Shell gets final permission for Arctic oil drilling
Anglo-Dutch oil giant Shell has been given final permission by the US government to start drilling for oil in the seas around Alaska.
Shell was granted a licence to drill for oil and gas in the Arctic in May, despite warnings by protestors it could lead to an environmental disaster.
The licence for up to six exploratory wells was granted by the US government’s Bureau of Ocean Energy Management (BOEM) which said it had taken a ‘thoughtful approach to potential exploration’.
The final licence was contingent on Shell having its safety equipment in order. That permission was granted on Monday by the US Bureau of Safety and Environmental Enforcement, the NRC reports.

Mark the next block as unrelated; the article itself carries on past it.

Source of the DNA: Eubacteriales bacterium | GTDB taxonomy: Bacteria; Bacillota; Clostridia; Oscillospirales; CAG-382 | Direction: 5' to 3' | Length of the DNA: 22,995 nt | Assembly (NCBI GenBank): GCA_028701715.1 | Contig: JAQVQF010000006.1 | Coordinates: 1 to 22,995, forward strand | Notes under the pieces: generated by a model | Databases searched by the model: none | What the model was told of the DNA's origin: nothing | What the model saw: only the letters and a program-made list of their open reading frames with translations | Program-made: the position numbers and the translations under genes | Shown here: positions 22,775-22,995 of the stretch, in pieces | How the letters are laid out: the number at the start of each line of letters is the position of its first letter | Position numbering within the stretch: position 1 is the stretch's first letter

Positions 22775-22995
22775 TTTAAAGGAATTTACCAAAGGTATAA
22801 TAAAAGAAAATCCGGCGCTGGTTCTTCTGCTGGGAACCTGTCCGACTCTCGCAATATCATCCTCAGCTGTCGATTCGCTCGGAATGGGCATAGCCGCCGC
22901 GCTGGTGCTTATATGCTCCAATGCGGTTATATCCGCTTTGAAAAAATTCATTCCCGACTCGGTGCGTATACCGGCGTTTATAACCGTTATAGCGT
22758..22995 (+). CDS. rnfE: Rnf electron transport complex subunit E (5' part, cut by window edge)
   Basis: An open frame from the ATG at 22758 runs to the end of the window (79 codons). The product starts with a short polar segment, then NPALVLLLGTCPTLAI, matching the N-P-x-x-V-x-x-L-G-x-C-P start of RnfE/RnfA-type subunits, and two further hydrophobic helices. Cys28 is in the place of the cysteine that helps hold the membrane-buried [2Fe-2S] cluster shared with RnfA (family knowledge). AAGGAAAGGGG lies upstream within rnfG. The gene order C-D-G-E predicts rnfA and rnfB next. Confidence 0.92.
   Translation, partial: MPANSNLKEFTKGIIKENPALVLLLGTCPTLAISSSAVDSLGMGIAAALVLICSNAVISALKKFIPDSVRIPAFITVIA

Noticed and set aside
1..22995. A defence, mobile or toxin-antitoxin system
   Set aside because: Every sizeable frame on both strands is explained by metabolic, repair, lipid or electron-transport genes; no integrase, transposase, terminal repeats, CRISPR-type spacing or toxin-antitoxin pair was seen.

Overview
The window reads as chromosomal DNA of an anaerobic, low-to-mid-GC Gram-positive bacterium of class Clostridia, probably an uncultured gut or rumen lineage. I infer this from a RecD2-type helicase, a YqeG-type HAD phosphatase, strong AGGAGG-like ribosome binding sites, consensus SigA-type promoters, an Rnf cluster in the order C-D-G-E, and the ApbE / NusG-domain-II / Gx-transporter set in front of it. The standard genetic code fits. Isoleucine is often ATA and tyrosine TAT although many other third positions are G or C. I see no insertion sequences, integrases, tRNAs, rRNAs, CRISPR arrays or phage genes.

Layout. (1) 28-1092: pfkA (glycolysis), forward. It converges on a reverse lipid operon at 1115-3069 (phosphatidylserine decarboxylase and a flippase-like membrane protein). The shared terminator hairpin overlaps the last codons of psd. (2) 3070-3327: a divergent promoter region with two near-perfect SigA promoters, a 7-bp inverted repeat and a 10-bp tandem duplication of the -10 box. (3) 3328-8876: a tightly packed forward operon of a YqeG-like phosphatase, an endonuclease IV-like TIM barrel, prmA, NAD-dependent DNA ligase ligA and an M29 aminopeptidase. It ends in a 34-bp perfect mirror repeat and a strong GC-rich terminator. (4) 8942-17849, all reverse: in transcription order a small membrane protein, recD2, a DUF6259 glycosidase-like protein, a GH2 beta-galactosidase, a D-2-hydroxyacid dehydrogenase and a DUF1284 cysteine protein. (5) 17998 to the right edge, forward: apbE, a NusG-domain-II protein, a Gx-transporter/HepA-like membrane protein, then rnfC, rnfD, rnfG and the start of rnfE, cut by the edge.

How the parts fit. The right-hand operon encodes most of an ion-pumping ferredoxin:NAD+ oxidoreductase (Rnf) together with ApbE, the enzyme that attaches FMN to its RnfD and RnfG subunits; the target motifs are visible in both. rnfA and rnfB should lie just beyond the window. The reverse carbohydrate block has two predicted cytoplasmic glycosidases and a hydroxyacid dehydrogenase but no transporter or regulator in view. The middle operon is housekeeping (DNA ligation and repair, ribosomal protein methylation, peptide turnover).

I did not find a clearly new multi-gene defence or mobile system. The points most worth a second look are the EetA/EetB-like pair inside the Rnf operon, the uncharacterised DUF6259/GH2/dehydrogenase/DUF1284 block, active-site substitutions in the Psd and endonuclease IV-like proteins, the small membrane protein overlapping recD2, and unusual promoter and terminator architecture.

According to American geologists, the Arctic could yield 25 billion barrels of oil and 3,400 billion cubic metres of gas.
Campaign groups say the decision has been rushed through and point out that BOEM’s own environmental impact statement warns ‘there is a 75% chance of one or more large spills’ happening, the Guardian reported in May.
Shell had to pull out of the Arctic in the middle of 2012 after a key piece of safety equipment that would be used to tackle oil spills broke down.